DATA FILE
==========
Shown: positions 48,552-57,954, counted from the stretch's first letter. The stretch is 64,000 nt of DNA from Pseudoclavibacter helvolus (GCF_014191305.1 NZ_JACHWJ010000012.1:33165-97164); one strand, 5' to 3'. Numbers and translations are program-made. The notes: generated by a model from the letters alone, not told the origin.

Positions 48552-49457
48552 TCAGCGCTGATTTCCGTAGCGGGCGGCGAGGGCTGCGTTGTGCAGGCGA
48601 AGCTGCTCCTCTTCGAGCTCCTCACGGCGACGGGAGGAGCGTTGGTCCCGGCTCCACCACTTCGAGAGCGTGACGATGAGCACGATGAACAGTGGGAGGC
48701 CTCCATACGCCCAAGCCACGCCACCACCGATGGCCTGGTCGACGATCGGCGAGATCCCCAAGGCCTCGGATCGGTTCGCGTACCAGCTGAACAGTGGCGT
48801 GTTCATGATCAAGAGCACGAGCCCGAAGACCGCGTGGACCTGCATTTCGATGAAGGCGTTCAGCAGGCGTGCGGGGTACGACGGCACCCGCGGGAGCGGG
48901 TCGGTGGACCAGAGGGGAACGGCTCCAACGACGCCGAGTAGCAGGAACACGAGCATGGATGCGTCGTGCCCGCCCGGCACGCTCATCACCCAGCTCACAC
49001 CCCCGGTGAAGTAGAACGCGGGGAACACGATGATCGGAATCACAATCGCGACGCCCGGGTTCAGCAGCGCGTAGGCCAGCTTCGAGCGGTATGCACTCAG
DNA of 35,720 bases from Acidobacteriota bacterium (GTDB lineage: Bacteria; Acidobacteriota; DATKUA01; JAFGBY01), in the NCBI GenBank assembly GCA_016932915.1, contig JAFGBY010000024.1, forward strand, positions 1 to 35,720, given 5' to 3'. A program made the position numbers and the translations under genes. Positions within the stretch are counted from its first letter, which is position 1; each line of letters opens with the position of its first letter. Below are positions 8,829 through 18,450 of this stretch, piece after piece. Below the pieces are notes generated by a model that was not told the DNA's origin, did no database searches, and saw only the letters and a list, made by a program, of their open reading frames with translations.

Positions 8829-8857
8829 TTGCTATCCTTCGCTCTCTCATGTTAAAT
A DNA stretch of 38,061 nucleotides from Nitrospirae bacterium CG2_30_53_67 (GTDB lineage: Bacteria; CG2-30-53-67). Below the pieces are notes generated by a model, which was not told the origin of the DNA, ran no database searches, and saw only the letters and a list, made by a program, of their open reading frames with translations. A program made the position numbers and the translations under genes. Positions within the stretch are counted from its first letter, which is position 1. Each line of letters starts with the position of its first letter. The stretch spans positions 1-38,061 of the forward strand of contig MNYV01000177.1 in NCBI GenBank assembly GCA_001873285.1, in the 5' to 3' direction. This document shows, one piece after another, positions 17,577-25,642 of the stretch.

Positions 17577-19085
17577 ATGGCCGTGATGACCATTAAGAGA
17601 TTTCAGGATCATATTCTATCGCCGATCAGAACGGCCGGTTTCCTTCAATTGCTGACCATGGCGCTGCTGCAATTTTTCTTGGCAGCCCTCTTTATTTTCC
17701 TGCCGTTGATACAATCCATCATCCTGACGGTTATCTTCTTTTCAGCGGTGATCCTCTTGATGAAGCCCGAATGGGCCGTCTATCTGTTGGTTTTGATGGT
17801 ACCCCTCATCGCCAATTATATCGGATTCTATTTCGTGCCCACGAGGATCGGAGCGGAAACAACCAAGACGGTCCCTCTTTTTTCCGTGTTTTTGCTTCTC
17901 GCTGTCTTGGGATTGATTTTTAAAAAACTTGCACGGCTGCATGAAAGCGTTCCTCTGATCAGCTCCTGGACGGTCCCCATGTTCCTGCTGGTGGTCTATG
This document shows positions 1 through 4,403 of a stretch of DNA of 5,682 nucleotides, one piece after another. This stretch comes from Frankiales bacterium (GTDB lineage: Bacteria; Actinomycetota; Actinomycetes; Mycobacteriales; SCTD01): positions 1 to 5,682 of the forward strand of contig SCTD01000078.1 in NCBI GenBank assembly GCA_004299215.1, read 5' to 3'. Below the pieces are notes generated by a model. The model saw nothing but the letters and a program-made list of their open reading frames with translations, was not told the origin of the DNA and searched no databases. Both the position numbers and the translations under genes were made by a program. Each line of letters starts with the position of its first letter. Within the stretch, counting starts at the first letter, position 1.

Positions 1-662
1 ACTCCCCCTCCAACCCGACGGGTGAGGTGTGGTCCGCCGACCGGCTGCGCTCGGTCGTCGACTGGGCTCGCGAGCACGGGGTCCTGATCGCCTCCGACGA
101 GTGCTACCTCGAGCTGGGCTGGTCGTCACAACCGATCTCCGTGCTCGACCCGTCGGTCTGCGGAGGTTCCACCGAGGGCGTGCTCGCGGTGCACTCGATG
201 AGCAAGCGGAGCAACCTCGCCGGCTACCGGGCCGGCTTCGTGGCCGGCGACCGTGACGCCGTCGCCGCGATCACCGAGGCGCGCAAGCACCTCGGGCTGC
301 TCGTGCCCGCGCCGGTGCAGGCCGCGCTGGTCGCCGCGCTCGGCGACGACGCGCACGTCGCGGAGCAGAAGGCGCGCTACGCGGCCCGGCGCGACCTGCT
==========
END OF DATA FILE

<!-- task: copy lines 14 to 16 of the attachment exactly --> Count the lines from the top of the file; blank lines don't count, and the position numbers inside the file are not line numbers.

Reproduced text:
17577 ATGGCCGTGATGACCATTAAGAGA
17601 TTTCAGGATCATATTCTATCGCCGATCAGAACGGCCGGTTTCCTTCAATTGCTGACCATGGCGCTGCTGCAATTTTTCTTGGCAGCCCTCTTTATTTTCC
17701 TGCCGTTGATACAATCCATCATCCTGACGGTTATCTTCTTTTCAGCGGTGATCCTCTTGATGAAGCCCGAATGGGCCGTCTATCTGTTGGTTTTGATGGT